Monday, December 4, 2017

Dakuten 濁点 / Tenten

The dakuten 濁点, sometimes called tenten てんてん, chonchon ちょんちょん, or dakuonpu 濁音符, are diacritics, accents used on kana to represent a "voice sound," a dakuon 濁音. They look like two small diagonal marks ゛ on the top right of the kana. For example: ga が is ka か with dakuten.

The dakuten are applied to the consonants to turn them into voice consonants. It's used to turn K-S-T-H into G-Z-D-B. The diacritic that turns H into P, and looks like a circle ゜, is called handakuten 半濁点, literally "half" dakuten.

Dakuten and handakuten chart

Different Words

Two words with the same kana are different words if one has dakuten and the other does not. For example:
  • shinsha 新車
    New car.
  • shinja 信者
    Believer.
  • jinsha 仁者
    Person of virtue.
  • jinja 神社
    Shinto shrine.

Rendaku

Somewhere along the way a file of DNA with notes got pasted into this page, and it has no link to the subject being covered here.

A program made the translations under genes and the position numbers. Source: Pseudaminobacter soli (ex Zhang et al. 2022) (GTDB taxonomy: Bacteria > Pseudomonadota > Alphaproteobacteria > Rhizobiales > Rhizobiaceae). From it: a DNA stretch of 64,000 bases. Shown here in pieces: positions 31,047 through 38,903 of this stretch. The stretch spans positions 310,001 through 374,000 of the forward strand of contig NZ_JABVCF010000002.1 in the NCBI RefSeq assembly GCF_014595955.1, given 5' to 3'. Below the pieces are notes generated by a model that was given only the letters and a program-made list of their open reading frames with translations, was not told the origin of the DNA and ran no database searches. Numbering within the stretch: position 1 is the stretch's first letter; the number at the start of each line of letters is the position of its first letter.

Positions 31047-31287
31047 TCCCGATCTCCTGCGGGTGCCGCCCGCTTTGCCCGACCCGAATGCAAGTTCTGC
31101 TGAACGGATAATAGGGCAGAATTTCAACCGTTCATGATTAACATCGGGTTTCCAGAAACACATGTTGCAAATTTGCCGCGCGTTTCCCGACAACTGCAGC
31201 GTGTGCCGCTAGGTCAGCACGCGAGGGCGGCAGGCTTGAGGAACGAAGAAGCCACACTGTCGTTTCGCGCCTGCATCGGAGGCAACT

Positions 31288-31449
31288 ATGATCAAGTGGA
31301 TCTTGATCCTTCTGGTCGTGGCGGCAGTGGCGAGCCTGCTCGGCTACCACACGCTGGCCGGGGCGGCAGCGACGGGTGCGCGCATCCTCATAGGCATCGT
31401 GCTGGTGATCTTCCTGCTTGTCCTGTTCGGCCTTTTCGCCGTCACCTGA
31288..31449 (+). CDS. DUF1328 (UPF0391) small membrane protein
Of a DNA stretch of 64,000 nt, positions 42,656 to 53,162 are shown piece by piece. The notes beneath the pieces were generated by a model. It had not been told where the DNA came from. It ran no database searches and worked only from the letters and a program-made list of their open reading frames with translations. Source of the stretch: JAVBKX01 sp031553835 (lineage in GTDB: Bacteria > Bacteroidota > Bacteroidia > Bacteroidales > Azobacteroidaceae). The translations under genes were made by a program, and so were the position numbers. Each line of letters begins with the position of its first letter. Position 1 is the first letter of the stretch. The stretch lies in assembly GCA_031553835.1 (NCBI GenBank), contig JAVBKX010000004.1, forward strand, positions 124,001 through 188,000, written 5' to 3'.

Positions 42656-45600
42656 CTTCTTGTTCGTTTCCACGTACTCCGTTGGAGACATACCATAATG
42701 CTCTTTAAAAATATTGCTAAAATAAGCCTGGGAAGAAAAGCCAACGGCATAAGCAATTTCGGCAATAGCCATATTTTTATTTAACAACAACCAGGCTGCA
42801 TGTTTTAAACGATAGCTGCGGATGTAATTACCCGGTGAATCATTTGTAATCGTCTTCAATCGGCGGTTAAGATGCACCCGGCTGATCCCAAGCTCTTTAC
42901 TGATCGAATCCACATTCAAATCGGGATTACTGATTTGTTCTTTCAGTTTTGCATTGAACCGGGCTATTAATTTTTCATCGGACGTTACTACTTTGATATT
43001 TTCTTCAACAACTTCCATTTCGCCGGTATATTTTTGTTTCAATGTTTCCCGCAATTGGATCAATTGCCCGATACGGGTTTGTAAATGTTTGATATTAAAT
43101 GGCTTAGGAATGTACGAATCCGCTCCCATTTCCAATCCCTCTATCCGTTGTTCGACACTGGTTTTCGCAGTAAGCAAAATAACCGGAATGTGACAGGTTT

Sometimes the first syllable of a word becomes voiced when it's suffixed to another word. This phenomenon is called rendaku 連濁. For example:
  • hito
    Person.
  • koibito 恋人
    Lover. Person who's loved.

Strange Tenten Usage

Besides its standard, normal use in turning consonants into voiced consonants, the dakuten can also e used make virtually any kana voiced.

Notably, vu, a voiced u, isn't found in native Japanese words, only in loan-words, and, consequentially, it can only be typed in a computer in katakana, not in hiragana. (although you could type the dakuten separately: う゛)

Artistically, in manga, light novels, etc. the dakuten may be added to random kana when a character is screaming in order to denote added stress to the pronunciation. This is often done together with small kana.

Example: aaaahhhh ああああ゛あ゛ぁ゛ぁ゛

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